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Why Are Penicillin Allergies So Common?

Penicillins tend get a bad rap because allergies to this class of antibiotics are one of the most commonly reported drug allergies. 

Penicillin refers both to a specific antibiotic and to a group of antibiotics (“penicillins”) that includes penicillin, ampicillin and amoxicillin. Penicillins are commonly used in pregnancy because they are safe for the fetus. Additionally, they kill their target bacteria without killing too many of the other bacteria that live on and in our bodies. And, they generally have very few side effects. 

Inaccurate self-reporting of penicillin allergy is a major health issue. Ninety to 95% of people who report an allergy to penicillin are not actually allergic. These may include patients who report:

  • Non-allergic intolerance, such as stomach upset (nausea/vomiting), antibiotic-associated yeast infection, skin rash/itching without hives or headache.
  • Unknown childhood reaction (it is unlikely to have been a severe allergic reaction if the patient cannot recall it).
  • Non-personal family history of penicillin allergy, including penicillin allergy in a parent or sibling (penicillin allergy is not genetically heritable).

Patients with a true allergy to penicillin experience reactions mediated by the immune system. These patients absolutely should not receive an antibiotic in the penicillin class:

  • Allergic reactions including hives, throat swelling, facial swelling, lung/airway spasms and anaphylaxis. (These patients may be able to tolerate other antibiotics called cephalosporins, which are related to but distinct from penicillins.)
  • Delayed hypersensitivity reactions including Stevens-Johnson syndrome (SJS), toxic epidermal necrolysis (TEN), drug reaction with eosinophilia and systemic symptoms (DRESS), hemolytic anemia, nephritis and vasculitis.

Can’t someone with a penicillin allergy get an alternative antibiotic?

Alternative antibiotics are available to treat many conditions. But the reason it is important to determine whether someone has a true penicillin allergy goes back to the reason penicillins are used first-line in many conditions of pregnancy.

First-line antibiotic regimens are designed to provide the best bacterial coverage with the least collateral damage (i.e., killing extra bacteria and side effects). Alternative regimens for those with allergies are designed to be comparable to these first-line regimens, but the coverage they provide may be suboptimal (not killing all of the target bacteria) or excessively broad (leading to superinfection, the development of antibiotic resistance or increased side effects).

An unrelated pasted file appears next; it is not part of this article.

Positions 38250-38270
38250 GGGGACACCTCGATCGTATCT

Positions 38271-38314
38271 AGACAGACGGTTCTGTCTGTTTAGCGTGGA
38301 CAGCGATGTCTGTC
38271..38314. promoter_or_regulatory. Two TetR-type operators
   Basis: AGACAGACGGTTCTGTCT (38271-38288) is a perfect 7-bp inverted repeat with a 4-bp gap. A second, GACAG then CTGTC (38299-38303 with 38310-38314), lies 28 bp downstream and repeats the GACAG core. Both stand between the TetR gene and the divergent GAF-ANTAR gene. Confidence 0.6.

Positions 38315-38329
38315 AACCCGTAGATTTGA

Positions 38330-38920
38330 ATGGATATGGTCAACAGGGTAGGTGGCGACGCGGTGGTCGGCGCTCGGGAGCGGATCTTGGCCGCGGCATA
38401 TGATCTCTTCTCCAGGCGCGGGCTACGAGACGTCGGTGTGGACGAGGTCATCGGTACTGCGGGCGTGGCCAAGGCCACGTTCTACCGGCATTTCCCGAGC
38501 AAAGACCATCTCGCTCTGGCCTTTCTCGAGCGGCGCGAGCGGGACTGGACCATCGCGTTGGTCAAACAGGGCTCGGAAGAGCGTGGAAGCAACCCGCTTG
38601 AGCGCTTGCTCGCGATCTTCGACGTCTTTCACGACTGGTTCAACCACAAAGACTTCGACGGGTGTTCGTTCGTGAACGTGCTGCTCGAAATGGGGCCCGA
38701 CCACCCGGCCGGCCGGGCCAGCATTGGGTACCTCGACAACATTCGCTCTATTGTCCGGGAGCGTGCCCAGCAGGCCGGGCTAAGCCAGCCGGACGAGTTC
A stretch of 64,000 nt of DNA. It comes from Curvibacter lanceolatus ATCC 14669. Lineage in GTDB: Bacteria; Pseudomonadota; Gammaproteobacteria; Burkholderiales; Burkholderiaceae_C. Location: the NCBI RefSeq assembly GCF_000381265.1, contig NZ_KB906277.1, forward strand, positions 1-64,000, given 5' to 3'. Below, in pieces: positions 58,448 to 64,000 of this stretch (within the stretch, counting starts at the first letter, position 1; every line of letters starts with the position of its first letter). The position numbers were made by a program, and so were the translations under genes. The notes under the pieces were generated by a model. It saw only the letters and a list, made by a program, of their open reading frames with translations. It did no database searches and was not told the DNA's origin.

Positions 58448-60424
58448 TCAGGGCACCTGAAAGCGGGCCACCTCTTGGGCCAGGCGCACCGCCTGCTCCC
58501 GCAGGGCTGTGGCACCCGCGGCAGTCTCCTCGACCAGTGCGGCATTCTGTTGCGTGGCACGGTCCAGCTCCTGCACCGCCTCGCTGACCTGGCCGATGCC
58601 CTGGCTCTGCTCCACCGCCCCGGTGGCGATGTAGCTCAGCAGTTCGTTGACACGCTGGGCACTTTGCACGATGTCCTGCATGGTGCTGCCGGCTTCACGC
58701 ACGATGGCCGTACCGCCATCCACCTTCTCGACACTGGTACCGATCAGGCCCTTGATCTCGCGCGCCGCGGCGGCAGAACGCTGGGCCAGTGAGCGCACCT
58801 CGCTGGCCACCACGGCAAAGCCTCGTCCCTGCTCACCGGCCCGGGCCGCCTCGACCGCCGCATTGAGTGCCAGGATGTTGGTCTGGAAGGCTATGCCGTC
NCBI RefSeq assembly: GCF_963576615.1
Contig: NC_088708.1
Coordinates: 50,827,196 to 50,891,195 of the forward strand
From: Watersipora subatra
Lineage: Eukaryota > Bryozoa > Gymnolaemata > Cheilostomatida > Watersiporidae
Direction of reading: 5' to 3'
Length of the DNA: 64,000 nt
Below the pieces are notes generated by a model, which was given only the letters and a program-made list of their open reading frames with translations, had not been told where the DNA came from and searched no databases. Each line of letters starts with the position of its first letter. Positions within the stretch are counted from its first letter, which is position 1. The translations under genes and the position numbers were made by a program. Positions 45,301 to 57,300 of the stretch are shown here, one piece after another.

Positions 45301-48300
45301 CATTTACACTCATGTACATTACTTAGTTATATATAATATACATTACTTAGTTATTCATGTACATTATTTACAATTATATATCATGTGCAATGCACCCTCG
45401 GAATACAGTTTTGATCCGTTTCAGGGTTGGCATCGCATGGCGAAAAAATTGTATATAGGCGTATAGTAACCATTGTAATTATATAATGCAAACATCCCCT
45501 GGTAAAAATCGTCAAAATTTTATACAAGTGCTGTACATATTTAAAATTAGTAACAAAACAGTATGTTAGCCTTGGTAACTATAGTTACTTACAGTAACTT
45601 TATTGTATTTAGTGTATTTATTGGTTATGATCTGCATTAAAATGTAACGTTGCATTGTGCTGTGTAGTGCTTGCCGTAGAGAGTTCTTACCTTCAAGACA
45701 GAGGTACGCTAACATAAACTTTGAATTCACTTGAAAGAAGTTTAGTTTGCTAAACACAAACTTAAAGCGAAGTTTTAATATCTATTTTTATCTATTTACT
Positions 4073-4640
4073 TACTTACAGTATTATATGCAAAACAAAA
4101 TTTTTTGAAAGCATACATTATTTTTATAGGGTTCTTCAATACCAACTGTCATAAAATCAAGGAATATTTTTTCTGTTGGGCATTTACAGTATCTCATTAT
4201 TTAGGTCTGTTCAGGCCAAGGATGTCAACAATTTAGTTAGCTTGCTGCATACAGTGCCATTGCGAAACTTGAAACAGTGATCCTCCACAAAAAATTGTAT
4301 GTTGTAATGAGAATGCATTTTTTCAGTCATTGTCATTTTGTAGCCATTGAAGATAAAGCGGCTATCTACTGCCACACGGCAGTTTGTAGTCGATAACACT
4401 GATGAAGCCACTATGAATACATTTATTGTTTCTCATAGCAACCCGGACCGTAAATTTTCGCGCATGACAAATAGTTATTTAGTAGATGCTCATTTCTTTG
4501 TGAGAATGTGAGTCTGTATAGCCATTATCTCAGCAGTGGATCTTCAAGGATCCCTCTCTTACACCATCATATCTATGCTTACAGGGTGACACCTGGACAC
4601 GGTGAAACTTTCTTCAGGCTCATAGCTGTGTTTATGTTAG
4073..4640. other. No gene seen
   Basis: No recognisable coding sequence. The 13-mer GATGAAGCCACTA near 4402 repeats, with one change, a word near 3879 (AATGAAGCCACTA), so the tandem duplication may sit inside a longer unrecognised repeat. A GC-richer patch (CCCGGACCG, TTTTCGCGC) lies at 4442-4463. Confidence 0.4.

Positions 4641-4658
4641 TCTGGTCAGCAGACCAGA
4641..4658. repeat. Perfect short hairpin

Additionally, some alternative antibiotics are not recommended during pregnancy, limiting choices available to treat infection. Alternative antibiotics should only be used for patients who truly cannot tolerate the recommended regimen.

So, if you think you’ve got a penicillin allergy, talk to your healthcare provider about your reaction. They can help determine if your penicillin reaction was a “true” allergy. Then, take one of the following steps:

  • If you both agree your reaction was not a true penicillin allergy, your healthcare provider can remove the penicillin reaction from your allergy list.
  • If you are not sure if your reaction was a true penicillin allergy, your healthcare provider can refer you to an allergist for a penicillin skin test as an outpatient procedure.   
  • If you both agree your reaction was a true penicillin allergy but it happened more than 10 years ago, your healthcare provider can refer you to an allergist for a penicillin skin test as an outpatient procedure. Many penicillin allergic reactions become less severe or even fade away entirely after 10 years.

Ultimately, an accurate record of your tolerance for all antibiotics, but especially penicillins, will provide you (and your baby, if you’re pregnant) with the best care. 


  1. Stone CA Jr, et al. The challenge of de-labeling penicillin allergy. Allergy. 2020;75:273-288.
  2. Shenoy ES, et al. Evaluation and Management of Penicillin Allergy: A Review. JAMA. 2019;321(2):188-199.
  3. Zagursky RJ and Pichichero ME. Cross-reactivity in Beta-Lactam Allergy. J Allergy Clin Immunol Pract. 2018;6(1):72-81.
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